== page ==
Anxiety reduction. A considerable number of respondents had used NWOM communication as an avenue lo vent their anger About 25 percent of the respondents indicated that sharing their negative experiences with others helped in easing their anger anxiety, and frustration. Vengeance. NWOM communication was used by 36.5 percent of the respondents to retaliate against the company associated with the negative consumption experiences. Consumers shared their negative experiences with the motive of deterring others from patronizing the businesses that they perceived did not care enough about customers, did not listen to customer complaints, and consequently should not be allowed to operate. The respondents guided by the motive of vengeance explicitly advised others not to patronize a particular business. Advice seeking. Consumers who had encountered negative consumption experiences and were unaware of the means to seek redress tend to share their negative experiences to obtain some advice on how to resolve their problems. Seventeen percent of the respondents were found to be motivated to seek advice when engaging in NWOM communications. DISCUSSION Our study found that satisfying product performance and employee-consumer contact experiences accounted l or about 60%of PWOM. Further, inadequate responses to product problems and consumers' poor value perceptions during post-purchase evaluations accounted for about 58% of the NWOM. These findings suggest that providing superior product performance experiences by selling only high quality, reliable, and durable products and ensuring satisfying employee-consumer contact experiences are likely to spark PWOM in the marketplace as these two types of experiences constitute major components of PWOV communications. Otherwise, not solving product problems o customers' satisfaction prompt them to engage in NWOM conversations. Consumers who fail to perceive that their purchase was not a "value buy" based on post-purchase cost-benefit evaluation s are likely to share the experience with others in the form of NWOM. An understanding of the types of experiences that are likely to trigger WOM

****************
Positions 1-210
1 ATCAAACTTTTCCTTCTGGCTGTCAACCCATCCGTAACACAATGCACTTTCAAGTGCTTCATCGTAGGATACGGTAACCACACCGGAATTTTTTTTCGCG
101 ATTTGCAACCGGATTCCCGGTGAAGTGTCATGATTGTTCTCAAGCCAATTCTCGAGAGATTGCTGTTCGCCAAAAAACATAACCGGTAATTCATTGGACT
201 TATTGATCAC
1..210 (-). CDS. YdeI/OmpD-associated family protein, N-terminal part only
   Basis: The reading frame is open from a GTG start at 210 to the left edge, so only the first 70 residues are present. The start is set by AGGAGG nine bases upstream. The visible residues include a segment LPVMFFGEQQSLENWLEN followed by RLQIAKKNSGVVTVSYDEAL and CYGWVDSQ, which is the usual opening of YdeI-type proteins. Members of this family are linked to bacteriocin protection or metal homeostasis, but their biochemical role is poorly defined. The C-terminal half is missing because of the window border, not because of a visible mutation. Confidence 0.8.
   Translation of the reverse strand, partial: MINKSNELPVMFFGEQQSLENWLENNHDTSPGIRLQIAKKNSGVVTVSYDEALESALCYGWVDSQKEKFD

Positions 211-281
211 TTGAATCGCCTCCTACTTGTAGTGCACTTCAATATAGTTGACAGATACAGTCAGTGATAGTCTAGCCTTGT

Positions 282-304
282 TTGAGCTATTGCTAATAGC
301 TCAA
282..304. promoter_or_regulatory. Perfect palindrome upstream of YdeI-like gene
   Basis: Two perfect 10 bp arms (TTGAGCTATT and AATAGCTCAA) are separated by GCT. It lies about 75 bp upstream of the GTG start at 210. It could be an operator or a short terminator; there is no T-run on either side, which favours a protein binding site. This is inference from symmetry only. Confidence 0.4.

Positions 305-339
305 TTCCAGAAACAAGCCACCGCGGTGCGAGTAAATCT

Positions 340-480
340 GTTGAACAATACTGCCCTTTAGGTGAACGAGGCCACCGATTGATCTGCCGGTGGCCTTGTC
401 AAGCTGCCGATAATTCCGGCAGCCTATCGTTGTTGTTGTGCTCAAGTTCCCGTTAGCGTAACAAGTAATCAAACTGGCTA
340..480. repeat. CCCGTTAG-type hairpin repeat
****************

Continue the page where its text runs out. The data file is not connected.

communications is useful to managers interested in orchestrating WOM messages. For example, knowing that inadequate responses to product problems are likely to increase NWOM and satisfying responses spark PWOM, the marketers should emphasize on programs that improve their response to customer problems. Consistent with past research, our findings suggest also that friendly, empathetic, responsive, and caring employee behaviors are associated with PWOM. These findings indicate that businesses develop programs to ensure that employees are caring, empathetic, and friendly towards consumers. With respect to the relationship between consumption experiences and the motivation to engage in NWOM communication, inadequate responses to customers' problems and unsatisfactory employee behavior were found to be related to the motive of vengeance. In addition, unsatisfactory product performance and the motive of vengeance were related. The findings reported here suggest also that the consumers who experienced poor value perceptions utilize NWOM as a mean of anxiety reduction. Further consumers who were unhappy with product performance and who did not receive adequate help from the company are likely to engage in NWOM to seek advice from others. These findings suggest that managers can minimize NWOM communication by ensuring quality product performance, solving customer problems without delay, and ensuring employee competence. Given that motivations are a function of consumption experiences, managers can influence NWOM by eliminating negative consumption experiences.